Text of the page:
By the time the group had arrived at Silverfell spring’s freshness could be felt on the air. The snows were beginning to melt and the storms were becoming less powerful on the coast. For the entire journey only Roger had wondered whether this was an unusual detour or not.
They were met by Jaker Falstaff on the docks. He wasn’t aware of the other visitors, so he had only arranged for one carriage for the Baron. Despite the inconvenience the group found it interesting to walk to the palace through the city. It was far larger than any place they had ever encountered and the press of people was almost stifling for everyone. Except Pratch. He was running to and fro, chatting and carrying on with everyone.
Once they arrived at the palace they were invited to dinner with the Duke, but were encouraged to bathe first. The members of the party found it very uncomfortable to be handled by the servants like they were, with Roger and Magnus forcibly removing them from their rooms.
At the dinner they met several nobles and a host of toadies whose names could not even be remembered. The Duke seemed quite taken with the boys from Dunhill and engaged them all in conversation. The shrewder observers of the party took note of how things didn’t seem quite right with the whole affair. However, the food was good and the group felt that whatever would come on the morrow, would come.
The next day Roger was invited to duel with the Duke. The foils and masks they used hampered Roger as much as the strange rules, but in just a few short seconds his skill overcame the impediments and he handily scored a series of points that forced the Duke to concede the match.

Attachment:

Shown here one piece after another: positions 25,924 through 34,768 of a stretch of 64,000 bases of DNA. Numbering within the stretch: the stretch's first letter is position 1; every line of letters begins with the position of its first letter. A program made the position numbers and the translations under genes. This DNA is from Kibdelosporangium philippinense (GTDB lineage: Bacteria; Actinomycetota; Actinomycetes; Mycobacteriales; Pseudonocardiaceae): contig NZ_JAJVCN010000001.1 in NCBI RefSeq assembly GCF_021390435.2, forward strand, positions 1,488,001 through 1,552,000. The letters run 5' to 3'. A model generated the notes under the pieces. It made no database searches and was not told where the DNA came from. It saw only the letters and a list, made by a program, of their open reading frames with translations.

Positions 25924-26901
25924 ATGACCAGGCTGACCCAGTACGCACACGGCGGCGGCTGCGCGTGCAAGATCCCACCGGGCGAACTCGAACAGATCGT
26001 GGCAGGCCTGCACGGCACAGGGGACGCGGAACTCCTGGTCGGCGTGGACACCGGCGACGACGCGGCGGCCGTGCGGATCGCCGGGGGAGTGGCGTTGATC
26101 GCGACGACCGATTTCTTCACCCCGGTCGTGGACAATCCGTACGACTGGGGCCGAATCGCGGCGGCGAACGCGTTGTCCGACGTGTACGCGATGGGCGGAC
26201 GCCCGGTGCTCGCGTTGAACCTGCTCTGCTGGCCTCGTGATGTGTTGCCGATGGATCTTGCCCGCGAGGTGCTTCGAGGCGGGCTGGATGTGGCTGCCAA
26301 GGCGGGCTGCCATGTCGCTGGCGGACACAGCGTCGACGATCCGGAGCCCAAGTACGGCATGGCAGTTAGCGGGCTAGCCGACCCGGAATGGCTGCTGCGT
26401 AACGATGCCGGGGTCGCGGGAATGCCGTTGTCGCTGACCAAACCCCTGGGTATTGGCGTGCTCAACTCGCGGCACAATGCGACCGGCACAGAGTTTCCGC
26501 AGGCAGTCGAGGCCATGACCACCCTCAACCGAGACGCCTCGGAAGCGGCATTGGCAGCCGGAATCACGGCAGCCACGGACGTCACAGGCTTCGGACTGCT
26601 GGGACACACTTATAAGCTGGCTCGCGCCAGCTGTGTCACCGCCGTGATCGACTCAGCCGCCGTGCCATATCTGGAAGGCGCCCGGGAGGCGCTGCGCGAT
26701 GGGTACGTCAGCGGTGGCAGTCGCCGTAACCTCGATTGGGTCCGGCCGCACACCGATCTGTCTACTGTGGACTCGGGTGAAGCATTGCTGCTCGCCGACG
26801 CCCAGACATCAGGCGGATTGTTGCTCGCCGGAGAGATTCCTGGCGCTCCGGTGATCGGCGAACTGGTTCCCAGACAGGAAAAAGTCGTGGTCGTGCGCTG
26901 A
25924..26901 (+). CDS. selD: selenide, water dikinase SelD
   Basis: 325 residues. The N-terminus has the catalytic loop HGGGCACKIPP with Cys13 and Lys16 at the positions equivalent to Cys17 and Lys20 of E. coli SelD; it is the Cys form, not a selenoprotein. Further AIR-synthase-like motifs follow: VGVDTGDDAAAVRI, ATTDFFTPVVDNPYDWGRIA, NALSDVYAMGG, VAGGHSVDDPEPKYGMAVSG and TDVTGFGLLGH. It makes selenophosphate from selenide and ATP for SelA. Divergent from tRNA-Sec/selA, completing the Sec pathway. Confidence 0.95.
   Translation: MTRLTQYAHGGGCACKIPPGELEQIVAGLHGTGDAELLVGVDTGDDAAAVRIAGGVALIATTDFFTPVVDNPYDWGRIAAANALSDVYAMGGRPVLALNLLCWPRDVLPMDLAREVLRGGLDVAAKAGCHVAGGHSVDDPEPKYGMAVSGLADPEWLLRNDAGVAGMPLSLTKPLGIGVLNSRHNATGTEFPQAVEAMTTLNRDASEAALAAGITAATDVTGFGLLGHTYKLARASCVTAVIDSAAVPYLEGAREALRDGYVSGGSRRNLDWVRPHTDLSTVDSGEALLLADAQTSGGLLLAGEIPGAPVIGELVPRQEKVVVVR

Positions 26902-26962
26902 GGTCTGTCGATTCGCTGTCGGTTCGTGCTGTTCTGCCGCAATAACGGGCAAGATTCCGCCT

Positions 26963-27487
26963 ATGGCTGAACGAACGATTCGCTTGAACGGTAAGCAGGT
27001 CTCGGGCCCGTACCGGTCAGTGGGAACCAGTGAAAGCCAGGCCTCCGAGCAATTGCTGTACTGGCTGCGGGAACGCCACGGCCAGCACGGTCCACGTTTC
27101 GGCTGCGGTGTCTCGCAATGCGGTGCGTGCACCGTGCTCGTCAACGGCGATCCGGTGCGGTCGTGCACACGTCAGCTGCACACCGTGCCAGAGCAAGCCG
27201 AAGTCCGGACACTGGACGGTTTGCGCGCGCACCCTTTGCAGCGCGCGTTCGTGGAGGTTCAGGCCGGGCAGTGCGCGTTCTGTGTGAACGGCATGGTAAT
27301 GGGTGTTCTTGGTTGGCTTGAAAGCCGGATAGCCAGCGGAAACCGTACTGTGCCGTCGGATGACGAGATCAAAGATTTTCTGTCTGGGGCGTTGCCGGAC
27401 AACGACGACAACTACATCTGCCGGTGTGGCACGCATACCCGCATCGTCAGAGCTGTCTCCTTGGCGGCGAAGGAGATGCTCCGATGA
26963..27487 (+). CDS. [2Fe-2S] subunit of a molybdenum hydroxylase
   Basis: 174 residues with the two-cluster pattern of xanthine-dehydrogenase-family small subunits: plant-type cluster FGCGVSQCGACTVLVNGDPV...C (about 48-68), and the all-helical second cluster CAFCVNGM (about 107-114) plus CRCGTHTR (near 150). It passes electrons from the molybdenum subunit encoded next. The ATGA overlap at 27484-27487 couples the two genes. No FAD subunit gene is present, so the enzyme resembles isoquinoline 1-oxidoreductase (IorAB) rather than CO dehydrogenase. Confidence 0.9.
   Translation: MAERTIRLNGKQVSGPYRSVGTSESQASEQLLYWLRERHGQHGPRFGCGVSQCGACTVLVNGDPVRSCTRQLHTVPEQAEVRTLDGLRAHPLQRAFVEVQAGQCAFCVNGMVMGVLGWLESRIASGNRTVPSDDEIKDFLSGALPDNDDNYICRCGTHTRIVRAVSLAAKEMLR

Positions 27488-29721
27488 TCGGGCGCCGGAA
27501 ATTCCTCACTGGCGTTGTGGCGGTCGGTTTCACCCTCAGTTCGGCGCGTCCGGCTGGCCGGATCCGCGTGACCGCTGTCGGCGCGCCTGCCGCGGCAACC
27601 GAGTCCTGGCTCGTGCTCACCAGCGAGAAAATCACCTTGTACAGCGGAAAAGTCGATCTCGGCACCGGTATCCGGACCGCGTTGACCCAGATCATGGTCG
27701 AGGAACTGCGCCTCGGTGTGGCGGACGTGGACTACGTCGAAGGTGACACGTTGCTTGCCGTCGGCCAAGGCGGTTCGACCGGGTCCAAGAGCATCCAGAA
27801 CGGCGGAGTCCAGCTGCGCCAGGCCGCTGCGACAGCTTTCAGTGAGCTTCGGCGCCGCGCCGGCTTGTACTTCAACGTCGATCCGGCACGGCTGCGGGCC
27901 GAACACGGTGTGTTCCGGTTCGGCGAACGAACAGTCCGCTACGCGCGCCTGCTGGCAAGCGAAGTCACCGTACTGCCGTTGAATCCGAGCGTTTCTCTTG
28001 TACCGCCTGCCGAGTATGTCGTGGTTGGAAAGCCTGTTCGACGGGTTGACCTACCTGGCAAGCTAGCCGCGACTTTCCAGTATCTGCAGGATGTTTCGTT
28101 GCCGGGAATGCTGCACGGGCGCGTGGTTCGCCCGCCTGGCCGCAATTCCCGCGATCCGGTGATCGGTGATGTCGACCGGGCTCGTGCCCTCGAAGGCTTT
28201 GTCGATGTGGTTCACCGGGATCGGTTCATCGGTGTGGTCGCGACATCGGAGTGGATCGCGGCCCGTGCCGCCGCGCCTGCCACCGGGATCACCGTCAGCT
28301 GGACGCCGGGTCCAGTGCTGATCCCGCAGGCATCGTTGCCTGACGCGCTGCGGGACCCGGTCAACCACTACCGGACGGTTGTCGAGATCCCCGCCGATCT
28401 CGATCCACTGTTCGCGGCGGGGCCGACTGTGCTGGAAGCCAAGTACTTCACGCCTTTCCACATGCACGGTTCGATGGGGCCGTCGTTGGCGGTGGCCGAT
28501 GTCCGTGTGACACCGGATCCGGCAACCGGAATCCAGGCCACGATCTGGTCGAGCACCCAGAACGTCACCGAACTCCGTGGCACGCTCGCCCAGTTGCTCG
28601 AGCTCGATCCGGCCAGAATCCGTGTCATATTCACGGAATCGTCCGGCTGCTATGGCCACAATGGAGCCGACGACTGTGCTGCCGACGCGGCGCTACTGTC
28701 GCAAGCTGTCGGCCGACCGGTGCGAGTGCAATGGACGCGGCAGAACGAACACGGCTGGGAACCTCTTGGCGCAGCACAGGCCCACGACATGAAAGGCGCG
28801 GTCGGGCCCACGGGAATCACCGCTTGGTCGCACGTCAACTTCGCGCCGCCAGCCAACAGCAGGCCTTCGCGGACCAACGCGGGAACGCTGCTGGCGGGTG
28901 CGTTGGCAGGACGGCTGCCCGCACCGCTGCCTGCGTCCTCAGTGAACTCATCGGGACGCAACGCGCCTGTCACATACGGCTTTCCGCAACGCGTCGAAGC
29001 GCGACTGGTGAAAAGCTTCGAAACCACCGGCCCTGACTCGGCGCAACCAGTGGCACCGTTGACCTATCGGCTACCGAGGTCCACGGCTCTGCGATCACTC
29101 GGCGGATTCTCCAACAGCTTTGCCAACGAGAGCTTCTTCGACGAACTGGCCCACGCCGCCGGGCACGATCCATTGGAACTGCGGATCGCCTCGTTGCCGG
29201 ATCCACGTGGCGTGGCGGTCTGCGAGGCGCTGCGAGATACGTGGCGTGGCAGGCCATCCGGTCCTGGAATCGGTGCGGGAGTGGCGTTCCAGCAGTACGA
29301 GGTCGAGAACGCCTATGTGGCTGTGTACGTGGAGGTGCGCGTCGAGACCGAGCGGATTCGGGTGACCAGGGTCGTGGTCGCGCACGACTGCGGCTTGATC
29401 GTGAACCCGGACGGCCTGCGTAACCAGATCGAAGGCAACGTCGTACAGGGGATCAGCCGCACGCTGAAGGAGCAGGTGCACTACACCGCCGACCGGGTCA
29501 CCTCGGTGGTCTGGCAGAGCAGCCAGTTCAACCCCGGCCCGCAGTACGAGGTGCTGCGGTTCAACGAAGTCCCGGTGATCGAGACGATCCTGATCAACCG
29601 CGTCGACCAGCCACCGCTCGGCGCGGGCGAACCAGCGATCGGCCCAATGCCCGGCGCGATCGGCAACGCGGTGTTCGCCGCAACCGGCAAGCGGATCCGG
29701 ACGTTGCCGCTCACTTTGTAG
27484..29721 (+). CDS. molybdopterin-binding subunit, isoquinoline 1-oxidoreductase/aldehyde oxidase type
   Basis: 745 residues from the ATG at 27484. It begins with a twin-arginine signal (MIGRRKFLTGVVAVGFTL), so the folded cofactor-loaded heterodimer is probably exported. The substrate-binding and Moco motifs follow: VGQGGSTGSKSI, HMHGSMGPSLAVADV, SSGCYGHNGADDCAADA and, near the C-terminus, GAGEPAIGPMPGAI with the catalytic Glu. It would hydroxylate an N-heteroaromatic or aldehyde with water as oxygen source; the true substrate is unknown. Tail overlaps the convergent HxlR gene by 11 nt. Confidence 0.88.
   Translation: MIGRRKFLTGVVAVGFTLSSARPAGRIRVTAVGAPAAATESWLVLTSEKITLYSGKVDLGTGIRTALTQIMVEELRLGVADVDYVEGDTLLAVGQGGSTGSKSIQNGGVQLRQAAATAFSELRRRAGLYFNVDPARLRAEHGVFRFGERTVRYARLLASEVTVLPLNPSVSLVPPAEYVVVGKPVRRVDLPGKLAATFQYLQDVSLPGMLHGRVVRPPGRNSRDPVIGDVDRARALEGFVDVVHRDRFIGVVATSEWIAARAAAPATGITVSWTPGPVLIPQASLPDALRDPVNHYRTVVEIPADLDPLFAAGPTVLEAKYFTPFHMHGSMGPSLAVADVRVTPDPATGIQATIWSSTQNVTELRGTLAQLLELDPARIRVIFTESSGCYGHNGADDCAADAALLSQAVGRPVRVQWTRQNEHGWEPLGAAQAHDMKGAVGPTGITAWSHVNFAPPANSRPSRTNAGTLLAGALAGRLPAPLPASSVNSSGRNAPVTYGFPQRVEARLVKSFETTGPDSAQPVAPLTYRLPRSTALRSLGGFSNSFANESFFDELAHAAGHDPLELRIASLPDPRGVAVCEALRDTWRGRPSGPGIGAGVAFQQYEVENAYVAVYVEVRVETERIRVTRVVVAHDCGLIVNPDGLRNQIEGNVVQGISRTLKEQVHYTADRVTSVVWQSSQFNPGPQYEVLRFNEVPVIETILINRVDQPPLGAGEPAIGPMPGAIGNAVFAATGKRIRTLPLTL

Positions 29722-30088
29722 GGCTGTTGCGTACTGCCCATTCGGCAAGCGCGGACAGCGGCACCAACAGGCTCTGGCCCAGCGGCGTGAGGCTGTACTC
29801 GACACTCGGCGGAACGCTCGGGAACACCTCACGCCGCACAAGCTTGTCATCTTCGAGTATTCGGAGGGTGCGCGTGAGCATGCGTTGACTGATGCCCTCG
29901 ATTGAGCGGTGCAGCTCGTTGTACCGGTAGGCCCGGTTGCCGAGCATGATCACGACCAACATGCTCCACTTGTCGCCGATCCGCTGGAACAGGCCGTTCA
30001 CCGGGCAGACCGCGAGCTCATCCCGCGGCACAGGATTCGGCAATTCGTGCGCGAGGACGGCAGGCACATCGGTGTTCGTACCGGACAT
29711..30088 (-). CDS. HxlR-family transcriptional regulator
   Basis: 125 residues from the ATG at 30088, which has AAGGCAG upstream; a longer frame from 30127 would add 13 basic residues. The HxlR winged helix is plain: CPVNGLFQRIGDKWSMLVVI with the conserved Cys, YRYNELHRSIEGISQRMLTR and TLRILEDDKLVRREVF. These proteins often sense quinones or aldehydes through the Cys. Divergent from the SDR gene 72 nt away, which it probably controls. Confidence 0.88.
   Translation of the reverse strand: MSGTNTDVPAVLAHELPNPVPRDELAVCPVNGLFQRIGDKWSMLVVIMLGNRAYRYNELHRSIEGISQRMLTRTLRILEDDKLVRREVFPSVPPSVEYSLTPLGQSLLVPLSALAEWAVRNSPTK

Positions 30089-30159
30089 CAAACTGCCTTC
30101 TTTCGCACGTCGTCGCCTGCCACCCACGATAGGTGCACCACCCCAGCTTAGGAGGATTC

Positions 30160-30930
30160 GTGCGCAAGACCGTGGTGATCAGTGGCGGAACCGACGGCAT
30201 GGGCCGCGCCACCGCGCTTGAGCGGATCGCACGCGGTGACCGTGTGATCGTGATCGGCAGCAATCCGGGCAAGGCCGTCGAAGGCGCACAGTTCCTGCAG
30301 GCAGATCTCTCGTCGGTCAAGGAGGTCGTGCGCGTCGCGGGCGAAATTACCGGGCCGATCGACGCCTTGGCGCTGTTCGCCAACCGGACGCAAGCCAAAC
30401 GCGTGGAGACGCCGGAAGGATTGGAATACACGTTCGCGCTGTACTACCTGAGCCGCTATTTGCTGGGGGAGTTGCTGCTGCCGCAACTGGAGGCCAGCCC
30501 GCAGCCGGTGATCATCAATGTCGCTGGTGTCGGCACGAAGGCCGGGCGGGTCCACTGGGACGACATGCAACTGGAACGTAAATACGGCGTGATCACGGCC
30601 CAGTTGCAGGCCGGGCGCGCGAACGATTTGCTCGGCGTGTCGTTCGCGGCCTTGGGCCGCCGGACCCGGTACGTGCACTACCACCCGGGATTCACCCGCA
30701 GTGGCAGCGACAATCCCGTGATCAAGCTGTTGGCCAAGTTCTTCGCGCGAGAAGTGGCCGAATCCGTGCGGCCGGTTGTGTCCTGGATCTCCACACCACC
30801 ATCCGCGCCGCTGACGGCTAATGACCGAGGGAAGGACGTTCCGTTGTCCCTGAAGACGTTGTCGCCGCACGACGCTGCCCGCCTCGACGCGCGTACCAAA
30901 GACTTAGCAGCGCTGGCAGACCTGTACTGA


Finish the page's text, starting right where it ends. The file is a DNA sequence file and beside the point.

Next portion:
At that point the Duke asked Roger to join him for a private walk in the garden. Roger reluctantly agreed and joined the Duke. It was then the Duke told him of the history of the royal lines and how the Corwins were actually kings for longer than the Alwins. In fact, it was only through subterfuge and manipulation that the Alwins had obtained the throne upon the death of Geoffrey’s great grandfather. He also revealed that the current king murdered the previous one and usurped the throne from the rightful line of succession.
He pointedly told Roger that there was more money at his disposal than he knew what to do with and should one look out for the ducal interests they would be richly rewarded. Roger seemed to like the thought of having more money than he could know what to do with, so he agreed to ‘look out for the Duke’s interests’ as he said.
During this time Elwin had become engrossed with the palace’s library. He found dozens of books and hundreds of informational manuals to peruse. He was quite like a kid in a candy store, hampered only slightly by Arthur’s completely illiterate ministrations. By the end of the day he had discovered several new spell references and even found a completely magical tome that no one else could see.
Pratch had encountered Roger during this time. He confessed that he had overheard the conversation between the swordmaster and the Duke. After a disagreement as to the Duke’s intentions, Roger suggested Pratch converse with the Duke about his misgivings, sure that the Duke would set the young bard straight.
However, Pratch did not meet with the Duke and wandered into the common room set aside for the Dunhill party’s use. It was there that he laid out the maps to the very palace they were staying in. He was adamant that there was something they need to investigate, but wasn’t very clear on what that might be.
That afternoon they met for lunch and Roger confronted the Duke about what the Duke wanted Roger to do. He assured Roger that he didn’t want Roger to do anything wrong, but rather keep the bad things from happening if he should see them. He also promised to hasten the Baron’s preparations and hurry the departure for Landhaven.
Upon returning to their rooms the group discovered Pratch had disappeared. With a sigh and resignation the group decided to begin looking for him. Trouble was Pratch’s only other companion when they were not there for him.